“Sorrentino [is] a writer like no other. He’s learned, companionable, ribald, brave, mathematical, at once virtuosic and somehow without ego. Sorrentino’s books break free of the routine that inevitably accompanies traditional narrative and through a passionate renunciation shine with an unforgiving, yet cleansing, light.”—Jeffrey Eugenides
“For decades, Gilbert Sorrentino has remained a unique figure in our literature. He reminds us that fiction lives because artists make it. …To the novel — everyone’s novel — Sorrentino brings honor, tradition, and relentless passion.”—Don DeLillo
Borrowing its title from a William Carlos Williams poem, A Strange Commonplace lays bare the secrets and dreams of characters whose lives are intertwined by coincidence and necessity, possessions and experience. Ensnared in a jungle of city streets and suburban bedroom communities from the boozy 1950s to the culturally vacuous present, lines blur between families and acquaintances, violence and love, hope and despair. As fathers try to connect with their children, as writers struggle for credibility, as wives walk out, and an old man plays Russian roulette with a deck of cards, their stories resonate with poignancy and savage humor — familiar, tragic, and cathartic.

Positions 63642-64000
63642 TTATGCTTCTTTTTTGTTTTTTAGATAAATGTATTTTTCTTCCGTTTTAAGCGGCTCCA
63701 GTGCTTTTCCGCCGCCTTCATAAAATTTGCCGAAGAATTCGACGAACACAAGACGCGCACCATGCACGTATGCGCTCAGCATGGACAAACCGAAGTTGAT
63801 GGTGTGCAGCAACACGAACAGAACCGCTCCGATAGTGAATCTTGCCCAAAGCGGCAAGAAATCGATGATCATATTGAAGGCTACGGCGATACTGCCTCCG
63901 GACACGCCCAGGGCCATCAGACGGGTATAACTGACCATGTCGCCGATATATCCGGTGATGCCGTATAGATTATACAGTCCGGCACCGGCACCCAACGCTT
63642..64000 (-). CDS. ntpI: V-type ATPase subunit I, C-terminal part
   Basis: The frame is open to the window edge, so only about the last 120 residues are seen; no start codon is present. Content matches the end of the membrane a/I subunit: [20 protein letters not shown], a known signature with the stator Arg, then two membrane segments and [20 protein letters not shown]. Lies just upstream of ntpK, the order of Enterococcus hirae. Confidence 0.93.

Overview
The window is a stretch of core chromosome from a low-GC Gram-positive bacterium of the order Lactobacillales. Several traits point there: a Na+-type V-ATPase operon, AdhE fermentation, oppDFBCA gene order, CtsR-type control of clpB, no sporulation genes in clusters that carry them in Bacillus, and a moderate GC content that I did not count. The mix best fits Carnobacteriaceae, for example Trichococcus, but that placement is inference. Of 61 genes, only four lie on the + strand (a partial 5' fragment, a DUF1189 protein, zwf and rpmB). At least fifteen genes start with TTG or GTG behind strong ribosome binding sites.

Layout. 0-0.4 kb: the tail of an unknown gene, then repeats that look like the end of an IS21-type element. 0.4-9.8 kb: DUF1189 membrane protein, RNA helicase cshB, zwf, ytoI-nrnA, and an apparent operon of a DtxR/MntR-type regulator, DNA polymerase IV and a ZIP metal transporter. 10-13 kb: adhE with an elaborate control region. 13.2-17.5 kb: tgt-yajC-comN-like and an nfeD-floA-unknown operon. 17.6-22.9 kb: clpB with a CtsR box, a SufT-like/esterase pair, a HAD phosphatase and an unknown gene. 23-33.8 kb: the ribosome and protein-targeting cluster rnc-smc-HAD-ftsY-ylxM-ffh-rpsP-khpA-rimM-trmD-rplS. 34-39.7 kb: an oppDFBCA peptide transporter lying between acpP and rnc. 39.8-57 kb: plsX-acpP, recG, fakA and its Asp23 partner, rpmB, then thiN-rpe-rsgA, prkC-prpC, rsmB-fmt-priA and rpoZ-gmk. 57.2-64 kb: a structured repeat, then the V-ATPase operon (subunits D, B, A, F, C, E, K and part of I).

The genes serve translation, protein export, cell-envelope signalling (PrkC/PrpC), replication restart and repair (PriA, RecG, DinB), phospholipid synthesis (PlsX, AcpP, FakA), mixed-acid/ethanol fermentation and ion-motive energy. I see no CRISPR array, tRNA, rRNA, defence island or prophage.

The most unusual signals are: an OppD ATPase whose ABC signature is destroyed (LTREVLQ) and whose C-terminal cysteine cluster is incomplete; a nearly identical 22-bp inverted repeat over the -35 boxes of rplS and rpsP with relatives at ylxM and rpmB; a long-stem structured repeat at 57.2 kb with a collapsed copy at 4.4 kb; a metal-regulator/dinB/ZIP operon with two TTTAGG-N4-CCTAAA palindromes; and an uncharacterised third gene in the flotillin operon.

Gilbert Sorrentino is the author of more than 30 books, including Little Casino, finalist for the PEN/Faulkner Award. A critical and influential figure in postmodern American literature, he is the recipient of two Guggenheim Fellowships and a Lannan Literary Award. His frequent appearances on Michael Silverblatt’s Bookworm can be heard at www.kcrw.org. Once an editor at Grove Press, Sorrentino is professor emeritus at Stanford University and lives in Brooklyn.